Last Updated on 2020-01-20 , 4:07 pm
There have been many lists of how to survive army, what to bring and what to pack, but more often than not they only serve to see you through BMT. After that, you’re on your own. So what’s the life after BMT like?
And how to change NS posting if I don’t like where I’m posted to?
This list will give you a brief rundown of what you can expect throughout your life after BMT.
1. There are a ridiculous number of places you can go to after BMT
On paper, it’s more like two main places while the rest are mostly places that people don’t want (unless you opted out of command school): OCS, SCS and a myriad of places like rifleman, mechanic, security trooper, etc.
In reality, from OCS and SCS, you can become an instructor, be posted to various units at the battalion, brigade or division level, do staff work, or chiongsua. Multiply that by the number of vocations and you get what I mean by “ridiculous number of places”.
Oh wait, did I say vocations? I meant inclusive of navy and airforce and all the different vocations they have as well. As for those that don’t end up in command school, under every commander there must be men.
For every staff job, chiongsua job, CQMS and whatever form of stores, there must be clerks and storemen. So look at the above paragraph and multiply once more. For those that wanted to enter command school but failed to do so from BMT, or wanted to go to OCS but ended up in SCS, you also have a chance to be transferred to command school if you perform well.
Which also means your posting may not be where you’ll remain for the rest of your NS life.
2. You’ll most likely end up in Infantry anyway
Infantry will always be the largest force of any army. How else will they get the manpower to fight? But remember, you could still be posted to an admin (i.e. not chiongsua) job in an infantry unit. Or at least it could be not as shag as most of the rifleman if you’re posted to Support Company. Keep your fingers crossed.
3. Life after BMT is always better
At the start of every new phase in your NS journey, you will always find it tough. As time goes on, life becomes better and better, until you hit the next new phase and the cycle repeats. However, every cycle will generally be easier than the last, and definitely easier than BMT.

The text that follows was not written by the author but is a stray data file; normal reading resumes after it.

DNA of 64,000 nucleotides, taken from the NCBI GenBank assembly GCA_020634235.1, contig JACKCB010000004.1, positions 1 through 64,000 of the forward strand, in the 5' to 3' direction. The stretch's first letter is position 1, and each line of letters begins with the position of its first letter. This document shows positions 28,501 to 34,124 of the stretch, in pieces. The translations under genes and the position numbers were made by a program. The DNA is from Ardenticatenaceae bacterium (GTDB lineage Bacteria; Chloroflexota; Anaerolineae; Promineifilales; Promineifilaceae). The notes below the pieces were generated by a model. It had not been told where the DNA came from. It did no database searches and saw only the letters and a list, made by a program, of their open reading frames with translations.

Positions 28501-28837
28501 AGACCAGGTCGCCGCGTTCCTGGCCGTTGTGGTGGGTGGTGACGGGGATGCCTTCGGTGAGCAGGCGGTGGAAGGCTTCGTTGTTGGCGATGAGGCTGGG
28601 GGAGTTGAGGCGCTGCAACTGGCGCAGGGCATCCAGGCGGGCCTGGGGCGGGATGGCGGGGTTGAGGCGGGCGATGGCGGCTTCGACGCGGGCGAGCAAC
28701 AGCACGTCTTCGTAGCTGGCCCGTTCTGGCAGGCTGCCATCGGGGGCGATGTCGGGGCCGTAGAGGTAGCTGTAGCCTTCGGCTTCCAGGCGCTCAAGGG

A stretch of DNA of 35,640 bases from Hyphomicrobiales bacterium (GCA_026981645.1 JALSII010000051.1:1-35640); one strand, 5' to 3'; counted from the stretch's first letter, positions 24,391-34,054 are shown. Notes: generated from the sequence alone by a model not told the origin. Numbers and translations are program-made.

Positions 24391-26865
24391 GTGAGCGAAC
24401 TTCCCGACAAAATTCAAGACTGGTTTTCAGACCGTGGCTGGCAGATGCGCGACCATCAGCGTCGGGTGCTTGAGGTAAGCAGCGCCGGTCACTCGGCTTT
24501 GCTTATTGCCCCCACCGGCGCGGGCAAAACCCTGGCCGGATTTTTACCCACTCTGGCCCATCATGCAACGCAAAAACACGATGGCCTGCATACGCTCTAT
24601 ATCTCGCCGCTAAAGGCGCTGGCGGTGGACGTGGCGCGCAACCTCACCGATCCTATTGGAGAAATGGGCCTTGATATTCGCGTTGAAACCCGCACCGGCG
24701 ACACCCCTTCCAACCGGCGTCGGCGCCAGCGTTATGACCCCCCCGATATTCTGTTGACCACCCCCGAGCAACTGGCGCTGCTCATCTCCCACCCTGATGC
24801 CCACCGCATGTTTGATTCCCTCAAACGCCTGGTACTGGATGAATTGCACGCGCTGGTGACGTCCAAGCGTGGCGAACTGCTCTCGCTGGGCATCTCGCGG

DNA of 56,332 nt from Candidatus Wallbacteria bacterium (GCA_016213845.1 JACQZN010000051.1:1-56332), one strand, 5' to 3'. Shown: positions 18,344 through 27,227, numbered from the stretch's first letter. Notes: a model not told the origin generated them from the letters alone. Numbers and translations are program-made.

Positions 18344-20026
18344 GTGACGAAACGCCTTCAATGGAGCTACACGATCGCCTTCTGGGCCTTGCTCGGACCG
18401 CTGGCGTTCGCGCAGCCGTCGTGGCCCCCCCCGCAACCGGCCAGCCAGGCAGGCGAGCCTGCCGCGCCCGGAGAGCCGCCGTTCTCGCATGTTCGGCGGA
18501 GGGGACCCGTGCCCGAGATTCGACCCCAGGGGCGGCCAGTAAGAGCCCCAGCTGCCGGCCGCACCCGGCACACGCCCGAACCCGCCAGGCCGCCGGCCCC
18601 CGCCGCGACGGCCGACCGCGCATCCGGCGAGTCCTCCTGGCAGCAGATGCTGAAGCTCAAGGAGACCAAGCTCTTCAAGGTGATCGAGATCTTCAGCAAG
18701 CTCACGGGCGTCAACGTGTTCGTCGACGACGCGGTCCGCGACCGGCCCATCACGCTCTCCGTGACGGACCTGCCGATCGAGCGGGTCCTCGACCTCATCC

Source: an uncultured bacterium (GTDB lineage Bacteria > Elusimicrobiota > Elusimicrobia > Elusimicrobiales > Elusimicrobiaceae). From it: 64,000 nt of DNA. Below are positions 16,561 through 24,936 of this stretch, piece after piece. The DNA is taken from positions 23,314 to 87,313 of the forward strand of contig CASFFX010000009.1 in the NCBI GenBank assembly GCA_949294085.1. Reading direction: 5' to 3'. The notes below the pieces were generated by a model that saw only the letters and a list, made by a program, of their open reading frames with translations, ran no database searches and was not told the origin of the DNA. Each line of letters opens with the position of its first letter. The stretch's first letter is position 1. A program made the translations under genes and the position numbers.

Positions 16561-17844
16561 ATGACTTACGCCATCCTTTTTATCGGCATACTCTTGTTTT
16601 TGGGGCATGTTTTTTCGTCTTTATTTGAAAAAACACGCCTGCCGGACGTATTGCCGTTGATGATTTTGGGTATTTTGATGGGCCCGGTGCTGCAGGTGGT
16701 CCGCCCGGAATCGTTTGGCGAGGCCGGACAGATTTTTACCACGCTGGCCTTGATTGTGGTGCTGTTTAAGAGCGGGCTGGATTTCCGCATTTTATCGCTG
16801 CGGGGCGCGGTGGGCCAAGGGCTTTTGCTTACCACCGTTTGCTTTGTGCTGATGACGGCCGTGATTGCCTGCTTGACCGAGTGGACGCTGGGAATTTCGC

Nowhere else in the army is the regimentation as strict as BMT, and freedom as restricted as BMT. Further, you would have adjusted to army life and gotten used to the most basic of regimentation anyway.
Physical training may ramp up, but ultimately you’ll see the burden of physical training being shifted from the army to yourself, and you’ll take it up willingly. (You’ll have to if you don’t want to stay back for RT while the rest happily book out.)
4. You’ll see (and perhaps learn) to truly wayang
Even before you enlist, you’ll hear stories of how some people wayang to their superiors, especially as a recruit, to try to increase their chances of entering OCS. This can include volunteering for every single thing (section IC, platoon IC, rations IC, PT IC, whatever IC you can name), always talking to superiors and praising every small thing they do like they are heroes, and bringing them food (such as fruits or yoghurt) at the cookhouse.
After BMT, you’ll really understand the meaning of wayang. This is because the people doing it won’t be lowly ranked NSFs, more often than not they’ll be regulars. They’ll tell you not to wayang, and that they hate to wayang. Yet, when there are events where high ranking officers and wospecs involved, they expect you to clean the company line until there isn’t a single leaf, to march around perfectly like you’re at a parade, and sing loud enough for the whole camp to hear.
Perhaps you’ll notice these regulars “transform” in front of these high ranking people, from an intimidating figure to being intimidated. Throughout their conversation with the VIPs, they’ll be smiling and nodding their heads, and they’ll rarely walk in front of the VIPs. This is a nuanced side of the transformation from Ah Boys to Men.
This is when you realise that the working world is probably like that too. In fact, at home, when you have guests over, you’ll ensure that your place is in its most presentable state, kids will be expected to behave at their best, and guests will be treated like royalty. This is when you don’t blame those regulars at all. It’s only human nature, and everyone does it. In fact, you don’t even blame those wayang recruits you met in BMT anymore.
They did what they could to set themselves apart. From here on, you learn when it is necessary to wayang, and to what extent it should be done.
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